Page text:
New York Times editorial board to Clinton: Release your speech transcripts

Story highlights

  • The New York Times' editorial board said Hillary Clinton should release her transcripts
  • Bernie Sanders tweeted his agreement with the newspaper

(CNN)The New York Times editorial board, a body that endorsed Hillary Clinton earlier this year, on Thursday called on the presidential candidate to release transcripts from her paid speeches to Wall Street and banking groups.

Clinton has so far not heeded calls by progressive and conservative groups who have demanded that the former secretary of state release transcripts from speeches she gave to banks in 2013 and 2014. And Clinton's aides have suggested that she is held to a different standard than other candidates, as evidenced by calls for her to release transcripts.
"Voters have every right to know what Mrs. Clinton told these groups," writes the editorial board. "By refusing to release them all, especially the bank speeches, Mrs. Clinton fuels speculation about why she's stonewalling."
    The board adds, "Public interest in these speeches is legitimate, and it is the public -- not the candidate -- who decides how much disclosure is enough. By stonewalling on these transcripts Mrs. Clinton plays into the hands of those who say she's not trustworthy and makes her own rules. Most important, she is damaging her credibility among Democrats who are begging her to show them that she'd run an accountable and transparent White House."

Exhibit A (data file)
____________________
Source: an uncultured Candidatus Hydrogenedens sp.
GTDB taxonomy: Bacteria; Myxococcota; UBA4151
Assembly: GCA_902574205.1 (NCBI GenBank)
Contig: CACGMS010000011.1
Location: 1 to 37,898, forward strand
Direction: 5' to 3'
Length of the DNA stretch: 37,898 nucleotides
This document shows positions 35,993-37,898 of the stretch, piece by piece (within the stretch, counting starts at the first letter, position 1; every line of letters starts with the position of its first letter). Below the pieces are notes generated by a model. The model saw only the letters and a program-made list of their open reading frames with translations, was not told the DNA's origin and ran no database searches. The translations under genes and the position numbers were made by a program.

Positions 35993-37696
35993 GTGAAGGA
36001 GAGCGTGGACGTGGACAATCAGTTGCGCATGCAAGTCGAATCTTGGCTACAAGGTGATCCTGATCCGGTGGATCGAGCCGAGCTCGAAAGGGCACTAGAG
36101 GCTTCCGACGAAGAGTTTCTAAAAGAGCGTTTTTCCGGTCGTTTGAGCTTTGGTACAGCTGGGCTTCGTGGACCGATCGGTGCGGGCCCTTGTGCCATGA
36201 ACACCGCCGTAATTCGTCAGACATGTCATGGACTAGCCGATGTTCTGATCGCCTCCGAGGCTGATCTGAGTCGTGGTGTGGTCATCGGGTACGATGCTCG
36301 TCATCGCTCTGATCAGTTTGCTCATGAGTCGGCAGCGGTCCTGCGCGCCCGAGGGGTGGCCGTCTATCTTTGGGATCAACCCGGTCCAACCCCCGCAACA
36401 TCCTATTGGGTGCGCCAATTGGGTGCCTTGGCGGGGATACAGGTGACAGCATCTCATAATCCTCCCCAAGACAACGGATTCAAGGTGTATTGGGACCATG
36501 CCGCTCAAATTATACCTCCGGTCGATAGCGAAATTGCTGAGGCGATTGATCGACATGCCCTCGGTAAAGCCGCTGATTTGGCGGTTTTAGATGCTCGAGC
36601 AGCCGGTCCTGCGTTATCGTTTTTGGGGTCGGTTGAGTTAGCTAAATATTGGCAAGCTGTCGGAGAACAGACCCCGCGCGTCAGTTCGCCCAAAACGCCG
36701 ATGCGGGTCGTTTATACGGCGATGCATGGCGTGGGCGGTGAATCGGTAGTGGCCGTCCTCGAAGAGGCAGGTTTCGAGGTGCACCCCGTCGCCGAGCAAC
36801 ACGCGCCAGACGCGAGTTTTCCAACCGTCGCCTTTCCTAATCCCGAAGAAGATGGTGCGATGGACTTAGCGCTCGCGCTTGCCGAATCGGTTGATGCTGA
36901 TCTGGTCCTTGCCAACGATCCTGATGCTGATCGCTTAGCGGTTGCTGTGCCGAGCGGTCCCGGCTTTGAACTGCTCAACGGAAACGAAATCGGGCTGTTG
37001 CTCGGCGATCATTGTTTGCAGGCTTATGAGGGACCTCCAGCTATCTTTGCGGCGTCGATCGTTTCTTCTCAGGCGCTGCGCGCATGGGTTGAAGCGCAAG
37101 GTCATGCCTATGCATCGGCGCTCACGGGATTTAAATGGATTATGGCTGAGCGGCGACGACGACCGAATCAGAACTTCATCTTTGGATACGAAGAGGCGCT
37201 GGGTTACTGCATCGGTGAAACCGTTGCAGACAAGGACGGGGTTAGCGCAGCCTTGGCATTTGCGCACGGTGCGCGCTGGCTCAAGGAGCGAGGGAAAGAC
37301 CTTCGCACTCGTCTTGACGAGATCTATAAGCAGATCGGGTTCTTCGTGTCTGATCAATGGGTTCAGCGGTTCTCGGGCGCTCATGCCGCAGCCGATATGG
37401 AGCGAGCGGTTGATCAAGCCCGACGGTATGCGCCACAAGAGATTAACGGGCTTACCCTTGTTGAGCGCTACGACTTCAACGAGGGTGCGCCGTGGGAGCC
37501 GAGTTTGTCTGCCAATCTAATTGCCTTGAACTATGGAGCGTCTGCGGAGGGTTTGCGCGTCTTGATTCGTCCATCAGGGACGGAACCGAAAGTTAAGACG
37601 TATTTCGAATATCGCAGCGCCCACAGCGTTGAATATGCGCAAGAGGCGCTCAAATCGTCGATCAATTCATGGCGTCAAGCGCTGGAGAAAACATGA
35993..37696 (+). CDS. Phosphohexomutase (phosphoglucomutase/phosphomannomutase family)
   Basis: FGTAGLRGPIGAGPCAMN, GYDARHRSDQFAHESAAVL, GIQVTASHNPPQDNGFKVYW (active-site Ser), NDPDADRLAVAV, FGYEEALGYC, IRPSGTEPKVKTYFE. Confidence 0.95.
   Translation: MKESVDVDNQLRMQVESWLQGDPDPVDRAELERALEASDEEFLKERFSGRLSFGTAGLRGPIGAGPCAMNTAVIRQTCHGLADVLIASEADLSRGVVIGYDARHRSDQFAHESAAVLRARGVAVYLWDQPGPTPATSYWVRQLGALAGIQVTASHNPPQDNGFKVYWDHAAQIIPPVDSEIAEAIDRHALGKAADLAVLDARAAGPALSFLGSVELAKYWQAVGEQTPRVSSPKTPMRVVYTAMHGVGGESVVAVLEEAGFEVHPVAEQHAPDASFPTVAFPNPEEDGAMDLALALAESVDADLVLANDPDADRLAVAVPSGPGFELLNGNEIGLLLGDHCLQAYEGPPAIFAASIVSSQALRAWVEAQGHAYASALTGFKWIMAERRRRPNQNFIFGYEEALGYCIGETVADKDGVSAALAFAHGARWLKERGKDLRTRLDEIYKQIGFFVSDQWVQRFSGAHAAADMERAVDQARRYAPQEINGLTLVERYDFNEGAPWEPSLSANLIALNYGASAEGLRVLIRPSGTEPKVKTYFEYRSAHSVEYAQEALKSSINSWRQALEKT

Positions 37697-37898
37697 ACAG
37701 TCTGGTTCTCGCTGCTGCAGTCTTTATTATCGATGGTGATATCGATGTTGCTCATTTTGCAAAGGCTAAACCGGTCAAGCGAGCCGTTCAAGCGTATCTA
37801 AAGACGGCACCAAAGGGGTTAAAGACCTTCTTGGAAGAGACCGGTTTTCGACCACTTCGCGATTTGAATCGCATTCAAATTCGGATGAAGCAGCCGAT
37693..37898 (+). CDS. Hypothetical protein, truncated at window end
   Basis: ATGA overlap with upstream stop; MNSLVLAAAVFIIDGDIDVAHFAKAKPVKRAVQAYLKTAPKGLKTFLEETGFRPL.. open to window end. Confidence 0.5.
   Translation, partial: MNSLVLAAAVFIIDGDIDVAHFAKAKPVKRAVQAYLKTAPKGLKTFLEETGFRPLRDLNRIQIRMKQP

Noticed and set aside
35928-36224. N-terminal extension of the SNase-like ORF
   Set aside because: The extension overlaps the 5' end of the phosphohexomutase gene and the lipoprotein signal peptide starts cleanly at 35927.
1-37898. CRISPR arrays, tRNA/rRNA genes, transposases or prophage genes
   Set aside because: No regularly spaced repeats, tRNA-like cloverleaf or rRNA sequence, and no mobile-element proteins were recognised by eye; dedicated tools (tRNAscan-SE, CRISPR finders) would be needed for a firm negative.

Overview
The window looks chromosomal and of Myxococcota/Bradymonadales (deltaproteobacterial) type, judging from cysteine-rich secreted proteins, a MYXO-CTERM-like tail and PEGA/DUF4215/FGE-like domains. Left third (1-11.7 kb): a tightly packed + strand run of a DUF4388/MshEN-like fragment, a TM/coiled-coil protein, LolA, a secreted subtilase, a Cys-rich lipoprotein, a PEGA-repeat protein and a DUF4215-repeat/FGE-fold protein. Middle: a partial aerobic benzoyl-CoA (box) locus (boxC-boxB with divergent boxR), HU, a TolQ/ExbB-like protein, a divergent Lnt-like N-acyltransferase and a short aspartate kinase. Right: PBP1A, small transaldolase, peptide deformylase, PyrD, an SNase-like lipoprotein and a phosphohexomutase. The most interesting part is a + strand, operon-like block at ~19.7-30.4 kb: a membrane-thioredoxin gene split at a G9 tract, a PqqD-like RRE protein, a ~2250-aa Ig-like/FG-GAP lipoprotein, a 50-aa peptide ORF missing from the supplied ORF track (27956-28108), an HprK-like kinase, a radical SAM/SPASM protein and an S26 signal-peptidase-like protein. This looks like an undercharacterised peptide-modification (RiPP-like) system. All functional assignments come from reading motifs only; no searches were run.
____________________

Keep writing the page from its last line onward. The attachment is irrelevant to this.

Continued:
CNN has reached out to the Clinton campaign for a response to the editorial.
    Clinton's answer on these calls have evolved over time. Clinton said earlier this month that she would "look into" releasing the speeches. And earlier this week that she will release the transcripts "if everybody does it, and that includes the Republicans."
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    Clinton has also been glib about her paid speeches. "That's what they offered," Clinton said earlier this month at a CNN town hall about why she charged hundreds of thousands of dollars per speech.
    Bernie Sanders, Clinton's Democratic opponent, has used the paid speeches and Clinton's refusal to release transcripts to cast Clinton as too tied to Wall Street.
    Sanders' Twitter account commended the New York Times editorial on Thursday.
    "NYT agrees: @HillaryClinton should release her Wall Street transcripts. Day 20 since she said 'I will look into it,'" he tweeted.